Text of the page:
Removing noise from F2F signal

(This question relates to Extracting Binary Magnetic-Strip Card Data from raw WAV)

I am extracting the binary sequence from the magnetic strip on a credit card.

As you can see, the signal is degraded clearly in one place. also there is a minor degradation right on the left of the image.

Just using IIR (i.e. $X_{\rm out} = 0.9X_{\rm out_{last}} + 0.1X_{\rm in}$) smooths it, but the resulting signal is not mathematically smooth; if I differentiate the signal a couple of times the noise comes back with a vengeance:

My question is: can I remove the noise in such a way that the derivatives come out clean?

If so, how?

EDIT: Here is a close-up of some damaged waves:

EDIT(2): A couple of approaches I am considering:

• Firstly I could make a taylor approximation of the signal either side of the damaged sector, and blend the approximations together.
• Secondly I could FFT, remove high-frequency components and reverse FFT. I'm going to try that second approach now...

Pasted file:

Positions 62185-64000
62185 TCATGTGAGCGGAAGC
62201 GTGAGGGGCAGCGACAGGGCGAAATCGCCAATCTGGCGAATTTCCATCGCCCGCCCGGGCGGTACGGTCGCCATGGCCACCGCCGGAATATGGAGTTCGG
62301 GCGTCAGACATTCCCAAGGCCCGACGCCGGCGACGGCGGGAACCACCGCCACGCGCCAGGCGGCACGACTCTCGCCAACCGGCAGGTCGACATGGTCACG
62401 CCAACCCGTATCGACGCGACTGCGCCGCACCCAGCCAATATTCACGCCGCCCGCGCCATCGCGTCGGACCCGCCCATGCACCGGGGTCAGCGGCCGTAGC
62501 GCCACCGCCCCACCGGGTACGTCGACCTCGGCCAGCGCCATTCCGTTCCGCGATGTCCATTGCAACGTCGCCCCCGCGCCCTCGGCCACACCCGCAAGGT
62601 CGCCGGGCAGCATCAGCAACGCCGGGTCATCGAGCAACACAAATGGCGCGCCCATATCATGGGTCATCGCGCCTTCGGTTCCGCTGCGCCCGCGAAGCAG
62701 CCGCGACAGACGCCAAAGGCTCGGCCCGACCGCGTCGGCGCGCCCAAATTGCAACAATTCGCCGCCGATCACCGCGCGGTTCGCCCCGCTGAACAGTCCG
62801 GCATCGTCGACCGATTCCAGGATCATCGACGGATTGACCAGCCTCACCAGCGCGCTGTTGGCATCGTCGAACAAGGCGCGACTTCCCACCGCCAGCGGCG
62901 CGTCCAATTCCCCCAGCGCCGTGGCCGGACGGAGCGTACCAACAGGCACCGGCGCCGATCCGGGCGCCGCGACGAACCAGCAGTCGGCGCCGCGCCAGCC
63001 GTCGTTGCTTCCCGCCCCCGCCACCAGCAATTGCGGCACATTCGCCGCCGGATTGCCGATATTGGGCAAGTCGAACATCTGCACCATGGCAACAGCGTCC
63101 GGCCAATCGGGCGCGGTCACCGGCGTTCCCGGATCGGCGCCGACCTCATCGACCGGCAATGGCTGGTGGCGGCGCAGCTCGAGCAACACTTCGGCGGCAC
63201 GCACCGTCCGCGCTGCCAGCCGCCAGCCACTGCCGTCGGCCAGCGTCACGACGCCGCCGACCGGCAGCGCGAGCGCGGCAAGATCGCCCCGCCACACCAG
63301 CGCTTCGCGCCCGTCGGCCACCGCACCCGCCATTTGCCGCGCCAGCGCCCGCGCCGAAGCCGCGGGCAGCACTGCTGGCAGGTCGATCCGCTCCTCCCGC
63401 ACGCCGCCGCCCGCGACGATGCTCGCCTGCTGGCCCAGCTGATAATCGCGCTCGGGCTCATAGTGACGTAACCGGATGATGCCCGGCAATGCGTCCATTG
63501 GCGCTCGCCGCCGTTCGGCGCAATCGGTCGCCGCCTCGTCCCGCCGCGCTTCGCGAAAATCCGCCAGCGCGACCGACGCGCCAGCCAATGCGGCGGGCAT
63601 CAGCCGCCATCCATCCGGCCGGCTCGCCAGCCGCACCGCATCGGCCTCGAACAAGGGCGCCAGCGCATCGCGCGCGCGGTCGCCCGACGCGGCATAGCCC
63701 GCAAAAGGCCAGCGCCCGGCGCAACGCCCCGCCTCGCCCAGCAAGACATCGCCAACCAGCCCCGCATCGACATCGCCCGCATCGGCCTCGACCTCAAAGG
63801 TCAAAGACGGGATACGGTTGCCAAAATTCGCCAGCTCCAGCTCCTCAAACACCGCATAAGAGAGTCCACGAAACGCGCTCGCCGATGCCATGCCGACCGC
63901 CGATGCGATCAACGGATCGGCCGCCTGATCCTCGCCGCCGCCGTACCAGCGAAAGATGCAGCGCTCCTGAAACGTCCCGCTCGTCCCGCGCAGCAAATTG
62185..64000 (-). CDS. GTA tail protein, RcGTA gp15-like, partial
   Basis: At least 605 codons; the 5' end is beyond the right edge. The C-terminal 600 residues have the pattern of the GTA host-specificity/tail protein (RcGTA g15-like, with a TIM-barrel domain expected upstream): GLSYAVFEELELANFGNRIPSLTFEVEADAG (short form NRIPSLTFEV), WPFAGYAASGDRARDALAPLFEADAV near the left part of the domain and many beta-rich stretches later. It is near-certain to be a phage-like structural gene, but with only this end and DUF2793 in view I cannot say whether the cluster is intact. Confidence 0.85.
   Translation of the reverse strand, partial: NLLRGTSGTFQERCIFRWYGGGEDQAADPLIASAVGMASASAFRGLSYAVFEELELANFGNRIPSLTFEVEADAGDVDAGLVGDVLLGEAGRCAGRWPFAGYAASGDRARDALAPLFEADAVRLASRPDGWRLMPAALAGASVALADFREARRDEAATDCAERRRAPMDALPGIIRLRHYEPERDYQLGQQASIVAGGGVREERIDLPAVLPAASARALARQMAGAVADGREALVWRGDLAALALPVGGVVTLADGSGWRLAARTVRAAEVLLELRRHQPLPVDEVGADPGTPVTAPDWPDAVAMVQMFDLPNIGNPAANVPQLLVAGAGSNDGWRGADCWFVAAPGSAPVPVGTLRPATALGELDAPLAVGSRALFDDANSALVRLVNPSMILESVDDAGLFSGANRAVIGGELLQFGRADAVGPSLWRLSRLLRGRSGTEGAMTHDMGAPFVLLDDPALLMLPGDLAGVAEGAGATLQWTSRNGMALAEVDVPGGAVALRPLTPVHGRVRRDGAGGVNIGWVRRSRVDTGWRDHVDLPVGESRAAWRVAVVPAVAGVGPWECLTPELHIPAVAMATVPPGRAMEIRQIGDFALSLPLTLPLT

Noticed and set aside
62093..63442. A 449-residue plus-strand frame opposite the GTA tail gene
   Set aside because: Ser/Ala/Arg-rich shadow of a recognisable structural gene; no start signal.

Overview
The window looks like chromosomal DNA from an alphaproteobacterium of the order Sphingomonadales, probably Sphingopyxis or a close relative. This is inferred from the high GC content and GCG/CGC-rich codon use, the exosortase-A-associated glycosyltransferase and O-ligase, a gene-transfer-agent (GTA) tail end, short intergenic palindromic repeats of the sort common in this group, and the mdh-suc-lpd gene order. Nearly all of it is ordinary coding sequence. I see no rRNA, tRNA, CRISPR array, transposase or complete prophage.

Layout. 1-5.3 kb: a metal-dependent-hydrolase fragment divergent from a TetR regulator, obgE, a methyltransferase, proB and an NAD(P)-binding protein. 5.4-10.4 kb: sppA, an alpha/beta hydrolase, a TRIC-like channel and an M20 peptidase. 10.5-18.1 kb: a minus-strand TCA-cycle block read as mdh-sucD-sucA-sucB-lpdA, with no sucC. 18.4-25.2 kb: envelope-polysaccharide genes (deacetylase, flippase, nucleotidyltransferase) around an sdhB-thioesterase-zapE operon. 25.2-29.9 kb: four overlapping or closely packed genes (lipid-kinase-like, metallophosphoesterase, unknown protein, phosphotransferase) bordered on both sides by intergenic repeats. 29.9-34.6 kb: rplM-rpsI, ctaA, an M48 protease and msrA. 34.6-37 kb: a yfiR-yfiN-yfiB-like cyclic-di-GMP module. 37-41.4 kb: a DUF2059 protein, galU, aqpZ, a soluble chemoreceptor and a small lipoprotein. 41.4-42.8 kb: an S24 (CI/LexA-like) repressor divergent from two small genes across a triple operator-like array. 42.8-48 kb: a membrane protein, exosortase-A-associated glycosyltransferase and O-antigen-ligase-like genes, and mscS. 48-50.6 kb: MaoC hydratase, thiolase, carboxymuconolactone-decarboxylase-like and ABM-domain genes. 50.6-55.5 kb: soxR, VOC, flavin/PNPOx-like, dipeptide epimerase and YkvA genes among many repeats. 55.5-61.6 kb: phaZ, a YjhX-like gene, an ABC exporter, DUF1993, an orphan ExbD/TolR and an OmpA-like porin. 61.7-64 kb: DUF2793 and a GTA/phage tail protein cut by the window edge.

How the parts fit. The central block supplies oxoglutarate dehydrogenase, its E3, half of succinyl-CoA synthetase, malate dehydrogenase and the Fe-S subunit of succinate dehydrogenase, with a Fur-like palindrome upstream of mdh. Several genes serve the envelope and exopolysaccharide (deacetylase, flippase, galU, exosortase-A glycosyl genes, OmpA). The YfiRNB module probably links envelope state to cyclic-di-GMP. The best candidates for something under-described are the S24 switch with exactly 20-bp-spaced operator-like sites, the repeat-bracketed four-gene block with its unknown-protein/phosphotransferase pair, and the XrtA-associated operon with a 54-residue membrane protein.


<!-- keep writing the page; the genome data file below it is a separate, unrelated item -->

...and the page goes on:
• You're using a differentiator to pluck out high-frequency features in the signal (i.e. sharp transitions). The artifacts that you're trying to remove are similar, in that they are sharp transitions that will have similar highpass characteristics. They could be difficult to remove with a linear lowpass filter. A different approach (no pun intended) might be more appropriate. Dec 1, 2011 at 22:05
• Sorry, my bad for posting misleading screenshots. I have included close-ups of sample damaged sections.
– P i
Dec 1, 2011 at 23:18
• A lowpass filter should work. The problem is that the frequencies of interest are changing as the person changes their swipe speed. Dec 2, 2011 at 15:14
• Correct. However, this base rate isn't going to change massively from one wave to the next. So I may be able to filter as I go (ie given the wavelength is k at a particular point, filter ahead in the signal an estimated 2 wavelengths, pick up the next blip, rinse and repeat). In this case, what would be a good filter? I need to preserve the derivatives...
– P i
Dec 4, 2011 at 0:57
• It seems that your signal is represented by the series of very distinctive "wavelets" describing the binary transitions. I think you should extract one distinctive wavelet and produce a "correlogram" by correlating the wavelet with the raw data. The positions of maximum similarity will be identified as strong peaks, while the waveform flaws will become only a minor noise. This method is widely used in seismic. Would you please provide a "time-value" series of your raw data in some spreadsheet-like form, so I can illustrate my idea. Jan 9, 2012 at 8:08